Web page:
I could be wrong, (not really) but I think advanced polling stations were intended for folks with disabilities, folks going out of town, and for other special reasons. I think the government in recent years has been pushing advanced polls as merely another option, a convenience. Hence the early-voting statistics are up this year, with lineups at the advance polls. Journalists are reporting the lineups, but they aren't reporting just when the government changed to advanced polls being for mere convenience.

Because I will be in another time zone on Election Day, I voted early for the first time, and I can tell you, the atmosphere was different than I’m used to. The lineup did not feel happy; people were silent and uncertain. Partly because the place was a lot smaller than a regular polling station—the staff must have been surprised by the turn out of people voting for convenience.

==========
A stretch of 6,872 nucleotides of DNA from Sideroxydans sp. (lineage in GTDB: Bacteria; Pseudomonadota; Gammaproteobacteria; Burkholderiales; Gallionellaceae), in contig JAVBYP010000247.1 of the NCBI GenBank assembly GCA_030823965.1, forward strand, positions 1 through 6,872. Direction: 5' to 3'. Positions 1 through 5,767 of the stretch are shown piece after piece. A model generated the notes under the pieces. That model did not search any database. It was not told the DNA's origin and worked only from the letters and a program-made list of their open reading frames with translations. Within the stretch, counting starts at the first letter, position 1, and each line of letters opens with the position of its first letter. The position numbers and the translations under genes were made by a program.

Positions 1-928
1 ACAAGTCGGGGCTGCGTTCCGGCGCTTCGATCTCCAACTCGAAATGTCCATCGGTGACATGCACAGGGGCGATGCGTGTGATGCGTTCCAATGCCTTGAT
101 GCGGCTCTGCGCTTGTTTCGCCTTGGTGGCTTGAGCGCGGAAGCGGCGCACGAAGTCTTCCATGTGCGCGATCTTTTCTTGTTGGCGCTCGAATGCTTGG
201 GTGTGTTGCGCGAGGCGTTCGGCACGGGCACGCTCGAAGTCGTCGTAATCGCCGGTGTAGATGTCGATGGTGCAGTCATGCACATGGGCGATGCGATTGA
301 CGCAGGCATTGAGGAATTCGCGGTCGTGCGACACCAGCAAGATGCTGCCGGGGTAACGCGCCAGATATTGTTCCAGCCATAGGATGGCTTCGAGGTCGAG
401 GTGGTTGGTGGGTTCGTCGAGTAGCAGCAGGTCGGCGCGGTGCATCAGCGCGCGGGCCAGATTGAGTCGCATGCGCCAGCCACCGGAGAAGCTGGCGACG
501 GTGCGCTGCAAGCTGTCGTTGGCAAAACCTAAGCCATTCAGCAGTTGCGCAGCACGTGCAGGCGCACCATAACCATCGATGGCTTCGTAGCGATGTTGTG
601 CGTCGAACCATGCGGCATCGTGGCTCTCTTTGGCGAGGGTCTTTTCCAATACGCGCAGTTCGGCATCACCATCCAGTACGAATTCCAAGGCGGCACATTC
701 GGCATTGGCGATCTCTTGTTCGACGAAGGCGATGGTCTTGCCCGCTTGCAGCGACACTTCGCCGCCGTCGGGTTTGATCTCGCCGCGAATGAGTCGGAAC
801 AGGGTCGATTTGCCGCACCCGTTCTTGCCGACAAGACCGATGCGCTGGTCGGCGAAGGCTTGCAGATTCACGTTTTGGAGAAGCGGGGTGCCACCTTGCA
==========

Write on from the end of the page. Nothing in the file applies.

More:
I don’t want voting to ever be convenient; and, even though I’m a science fiction fan, I certainly don’t want voting to ever be done by pushing a button while sitting at home on my couch. (As some have proposed—I suppose the technology already exists)

When I hit the polling station, even during the last hour before closing, I find a nice positive energy in the air. I feel a certain community spirit towards those who are as committed as I am to doing their duty. Not because they “have to,” or have been goaded, but because they quietly think it is the proper thing to do, even if nobody else notices. But we who are there, we notice each other.